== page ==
The group subsequently recorded their own singles and reached the top ten in 1953 with a novelty song, Istanbul (Not Constantinople). More hits followed, including a pair of records from 1955 to 1956 that each reached #2 on the Hot 100. They also reached #3 in 1956 with their cover of Standing On The Corner from the Broadway musical The Most Happy Fella.

In 1958, the group recorded the title song from the film Enchanted Island. They released a single from the soundtrack of the film that reached #12 on the Hot 100.

By the late fifties, the style of music the group was singing was rapidly going out of favor. Their next single was the third time they recorded and released The Mockingbird, a song that used the melody of Goin’ Home from Dvorak’s New World Symphony. The single only reached #32 and became the group’s last top forty hit.

The group continued recording into the early sixties and still performs live (although none of the original members still tour with the group).

The group has sold over 50 million singles and albums.


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Lost or Forgotten Oldie of the Day: 1957 Jim Reeves – Four Walls

1957 Jim Reeves – Four Walls

James Travis Reeves grew up in a small town in Eastern Texas. He used his middle name for years. He earned an athletic scholarship to the University of Texas, intending to play baseball at the school, but quit after only six weeks. He played for a few semi-pro baseball teams and even had a spot pitching for a St. Louis Cardinals farm team when he turned 21. His baseball career ended after he suffered a sciatic nerve injury.

Jim began working as an announcer on radio and sometimes sang live between songs. He worked his way up to a job at  KWKH-AM in Shreveport, Louisiana, the home of the popular Country Music show Louisiana Hayride. Jim began singing on the show when Hank Williams failed to show up for a performance and Jim got the chance to fill in for him.

Jim began recording songs that small record labels released as singles. The first time any of his recordings charted came in 1953, when his single Mexican Joe reached #1 on the Country chart. He continued to have multiple top ten Country hits every year through 1968.

Jim first reached the Hot 100 in 1957. Some top Nashville talent backed him on his recording of Four Walls, including Chet Atkins, Floyd Cramer, and The Jordanaires. The single topped the Country chart and reached #12 on the Hot 100 in 1957.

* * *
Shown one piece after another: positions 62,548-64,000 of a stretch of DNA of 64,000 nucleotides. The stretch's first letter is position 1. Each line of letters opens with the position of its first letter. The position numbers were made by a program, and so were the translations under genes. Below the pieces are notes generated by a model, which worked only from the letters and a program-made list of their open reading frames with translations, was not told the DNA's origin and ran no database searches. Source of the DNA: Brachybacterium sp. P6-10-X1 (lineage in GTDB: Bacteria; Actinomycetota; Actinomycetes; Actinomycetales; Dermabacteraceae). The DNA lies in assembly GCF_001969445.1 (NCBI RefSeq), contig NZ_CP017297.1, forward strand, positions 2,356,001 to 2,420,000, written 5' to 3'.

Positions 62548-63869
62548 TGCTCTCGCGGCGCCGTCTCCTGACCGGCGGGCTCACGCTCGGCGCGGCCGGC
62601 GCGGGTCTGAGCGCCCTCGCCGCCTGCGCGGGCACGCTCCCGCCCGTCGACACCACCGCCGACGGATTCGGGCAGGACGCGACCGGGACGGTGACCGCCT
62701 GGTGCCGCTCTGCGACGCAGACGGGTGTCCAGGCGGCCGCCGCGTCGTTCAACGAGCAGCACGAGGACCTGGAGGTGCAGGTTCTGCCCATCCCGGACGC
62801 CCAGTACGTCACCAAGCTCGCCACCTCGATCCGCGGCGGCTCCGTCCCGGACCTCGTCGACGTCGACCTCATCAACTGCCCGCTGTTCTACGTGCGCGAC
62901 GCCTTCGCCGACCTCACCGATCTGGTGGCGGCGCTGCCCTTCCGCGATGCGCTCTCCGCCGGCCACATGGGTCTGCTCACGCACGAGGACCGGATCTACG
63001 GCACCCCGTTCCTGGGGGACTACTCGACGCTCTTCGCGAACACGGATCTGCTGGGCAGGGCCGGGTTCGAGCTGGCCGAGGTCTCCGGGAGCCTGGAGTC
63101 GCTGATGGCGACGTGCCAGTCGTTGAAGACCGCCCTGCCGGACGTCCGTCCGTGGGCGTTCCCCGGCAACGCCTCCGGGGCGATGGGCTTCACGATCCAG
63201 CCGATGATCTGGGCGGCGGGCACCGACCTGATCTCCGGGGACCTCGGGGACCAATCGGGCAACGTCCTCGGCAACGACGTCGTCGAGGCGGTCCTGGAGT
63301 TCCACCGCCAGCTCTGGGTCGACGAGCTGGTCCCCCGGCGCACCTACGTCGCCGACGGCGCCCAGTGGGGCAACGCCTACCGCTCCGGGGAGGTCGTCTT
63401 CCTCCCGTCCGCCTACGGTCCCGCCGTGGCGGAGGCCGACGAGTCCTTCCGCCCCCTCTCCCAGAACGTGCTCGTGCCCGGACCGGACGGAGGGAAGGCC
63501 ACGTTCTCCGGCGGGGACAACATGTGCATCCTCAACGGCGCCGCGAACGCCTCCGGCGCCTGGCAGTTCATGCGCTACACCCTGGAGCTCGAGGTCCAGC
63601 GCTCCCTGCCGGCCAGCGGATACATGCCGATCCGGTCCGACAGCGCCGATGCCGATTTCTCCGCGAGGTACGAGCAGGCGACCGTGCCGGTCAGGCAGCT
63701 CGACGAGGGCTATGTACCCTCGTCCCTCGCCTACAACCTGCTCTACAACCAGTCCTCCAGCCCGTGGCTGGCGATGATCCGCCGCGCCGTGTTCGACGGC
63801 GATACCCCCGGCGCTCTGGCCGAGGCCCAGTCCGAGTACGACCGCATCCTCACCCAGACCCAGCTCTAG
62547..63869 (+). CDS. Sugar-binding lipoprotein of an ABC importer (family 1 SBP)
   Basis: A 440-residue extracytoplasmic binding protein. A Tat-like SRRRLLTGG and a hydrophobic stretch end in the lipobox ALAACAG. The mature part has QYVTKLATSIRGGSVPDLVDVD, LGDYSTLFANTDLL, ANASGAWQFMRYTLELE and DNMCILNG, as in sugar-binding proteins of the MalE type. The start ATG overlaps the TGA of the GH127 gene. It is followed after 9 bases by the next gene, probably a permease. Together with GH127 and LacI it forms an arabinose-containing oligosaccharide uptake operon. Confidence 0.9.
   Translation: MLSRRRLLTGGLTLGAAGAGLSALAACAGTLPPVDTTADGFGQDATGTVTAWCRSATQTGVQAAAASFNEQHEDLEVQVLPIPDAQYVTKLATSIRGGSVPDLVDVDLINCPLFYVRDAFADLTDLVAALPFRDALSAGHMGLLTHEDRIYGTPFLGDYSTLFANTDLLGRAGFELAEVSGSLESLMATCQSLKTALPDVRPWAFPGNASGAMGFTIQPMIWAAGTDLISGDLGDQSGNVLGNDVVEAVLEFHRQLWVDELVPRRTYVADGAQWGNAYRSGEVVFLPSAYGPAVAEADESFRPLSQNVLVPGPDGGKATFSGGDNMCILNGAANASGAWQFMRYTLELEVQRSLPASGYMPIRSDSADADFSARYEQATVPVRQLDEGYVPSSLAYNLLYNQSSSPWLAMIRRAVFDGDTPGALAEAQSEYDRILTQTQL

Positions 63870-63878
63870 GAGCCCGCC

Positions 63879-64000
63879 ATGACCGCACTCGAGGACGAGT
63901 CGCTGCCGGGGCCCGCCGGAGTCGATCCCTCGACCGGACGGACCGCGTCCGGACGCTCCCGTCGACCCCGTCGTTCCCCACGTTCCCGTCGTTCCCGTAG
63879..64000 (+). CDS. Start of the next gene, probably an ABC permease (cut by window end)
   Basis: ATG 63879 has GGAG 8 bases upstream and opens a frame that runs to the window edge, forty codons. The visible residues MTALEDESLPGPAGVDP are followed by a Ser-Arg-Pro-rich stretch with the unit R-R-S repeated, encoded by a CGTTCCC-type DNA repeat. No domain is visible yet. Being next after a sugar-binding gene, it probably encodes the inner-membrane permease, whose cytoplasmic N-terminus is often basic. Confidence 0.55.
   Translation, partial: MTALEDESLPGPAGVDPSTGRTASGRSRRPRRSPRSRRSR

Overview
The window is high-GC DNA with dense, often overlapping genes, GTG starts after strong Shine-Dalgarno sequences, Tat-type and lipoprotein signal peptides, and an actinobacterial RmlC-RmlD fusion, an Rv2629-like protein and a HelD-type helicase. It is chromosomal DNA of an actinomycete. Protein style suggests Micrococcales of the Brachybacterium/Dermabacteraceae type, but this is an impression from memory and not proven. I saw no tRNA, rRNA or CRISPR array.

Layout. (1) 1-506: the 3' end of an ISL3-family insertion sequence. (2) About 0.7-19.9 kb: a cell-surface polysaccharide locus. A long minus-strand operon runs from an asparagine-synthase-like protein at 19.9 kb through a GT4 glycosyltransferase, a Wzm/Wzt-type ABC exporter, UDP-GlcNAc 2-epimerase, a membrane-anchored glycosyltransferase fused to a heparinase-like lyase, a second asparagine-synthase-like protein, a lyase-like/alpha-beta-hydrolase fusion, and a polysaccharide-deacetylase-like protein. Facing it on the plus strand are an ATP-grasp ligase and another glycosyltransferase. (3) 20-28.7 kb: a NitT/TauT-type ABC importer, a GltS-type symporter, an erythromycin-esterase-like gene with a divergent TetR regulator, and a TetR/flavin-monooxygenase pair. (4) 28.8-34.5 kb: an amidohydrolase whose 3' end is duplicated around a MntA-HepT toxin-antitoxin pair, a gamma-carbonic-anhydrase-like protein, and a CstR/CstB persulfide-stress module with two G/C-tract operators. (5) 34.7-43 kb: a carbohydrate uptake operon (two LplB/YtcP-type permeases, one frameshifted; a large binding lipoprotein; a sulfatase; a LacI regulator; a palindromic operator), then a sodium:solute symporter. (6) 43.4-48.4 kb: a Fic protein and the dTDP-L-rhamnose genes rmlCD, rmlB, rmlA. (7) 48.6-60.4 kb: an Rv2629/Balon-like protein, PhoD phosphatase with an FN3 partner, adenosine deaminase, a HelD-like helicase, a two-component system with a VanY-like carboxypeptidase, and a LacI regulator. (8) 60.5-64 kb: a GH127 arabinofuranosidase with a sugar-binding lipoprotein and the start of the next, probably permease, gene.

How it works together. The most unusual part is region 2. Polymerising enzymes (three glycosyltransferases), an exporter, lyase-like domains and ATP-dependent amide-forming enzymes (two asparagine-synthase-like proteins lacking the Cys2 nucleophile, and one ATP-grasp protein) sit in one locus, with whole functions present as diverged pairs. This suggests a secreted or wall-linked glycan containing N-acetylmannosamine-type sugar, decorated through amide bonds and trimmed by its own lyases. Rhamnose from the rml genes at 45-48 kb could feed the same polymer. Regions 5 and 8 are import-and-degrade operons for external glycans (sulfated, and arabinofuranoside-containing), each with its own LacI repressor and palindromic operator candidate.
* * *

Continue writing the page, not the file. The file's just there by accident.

While two more of Jim’s singles reached #31 and #37 on the Hot 100, he only had one more success on the pop chart. In 1960, he recorded He’ll Have To Go. The record reached #2 on the Hot 100 and gave Jim another #1 Country hit.

Jim died in 1964 when the small private plane he was piloting got caught in a thunderstorm and crashed. His record label successfully continued releasing music he had already recorded through 1984. Six of those posthumous releases topped the Country chart between 1964 and 1967.

Patsy Cline had also died in a plane crash in 1963. Some production wizardry combined the vocals from Jim and Patsy on a new recording of Have You Ever Been Lonely? and the result was a top five country duet by the pair in 1982.


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Lost or Forgotten Oldie of the Day: 1956 The Platters – You’ll Never Know

1956 The Platters – You’ll Never Know 

Herb Reed founded the Platters and came up with the name for the singers based on the slang term disc jockeys used for records. He recruited Cornell Gunter as their lead singer.

Gaynel Hodge was the member who acted as their music director. Gaynel had been a member of the Turks, a group later known as The Hollywood Flames. Gaynel and another member of the Turks, Curtis Williams, had written Earth Angel with Jesse Belvin, and the song became a huge hit for the Penguins.

Gaynel’s brother Alex and Joe Jefferson rounded out the group.

In 1953, Tony Williams replaced Cornell as the lead singer of the group. Gaynel left the Platters and joined the West Coast doo-wop group the Flairs, and left them to join the Coasters in 1958. David Lynch joined the group.

By 1954, the band’s manager, songwriter Buck Ram, also replaced Alex with Paul Robi, and hired a woman, Zola Taylor, to replace Joe. The resulting lineup was responsible for most of the hit records the Platters had from 1955 to 1959. The group quickly had four top ten singles, including two (The Great Pretender and My Prayer) that topped the Hot 100 in 1956.

Their next single was a cover of a song that Alice Faye sang in the 1943 film Hello, Frisco, HelloYou’ll Never Know. Her version probably wasn’t even released on vinyl, but the song was popular enough that three versions charted in 1943: the #1 single by Dick Haymes, Frank Sinatra’s recording with the Bobby Tucker Singers that peaked at #2, and the near-instrumental version by Willie Kelly and his Orchestra that reached #6.

Rosemary Clooney and Harry James released another version of the song in 1953 that only reached #18, but her next outing made up for it when she recorded Hey There and the single topped the Hot 100.

Zola sang lead when the Platters released  You’ll Never Know in 1955. Their cover only reached #11 on the Hot 100.

Sonny Turner took over as the lead singer in the group in 1959, and their label, Mercury Records, refused to release any recordings that did not have Tony singing lead. The record company kept releasing older recordings the group had made until their contract with the group expired.

Numerous other members came and went, and before long, five distinct groups began touring that were using “The Platters” as at least part of their band’s name. That led to lawsuits and angry, hurt feelings for years until most of the members had died. There is still a group performing live as the Platters, but none of them were in the group prior to 1970.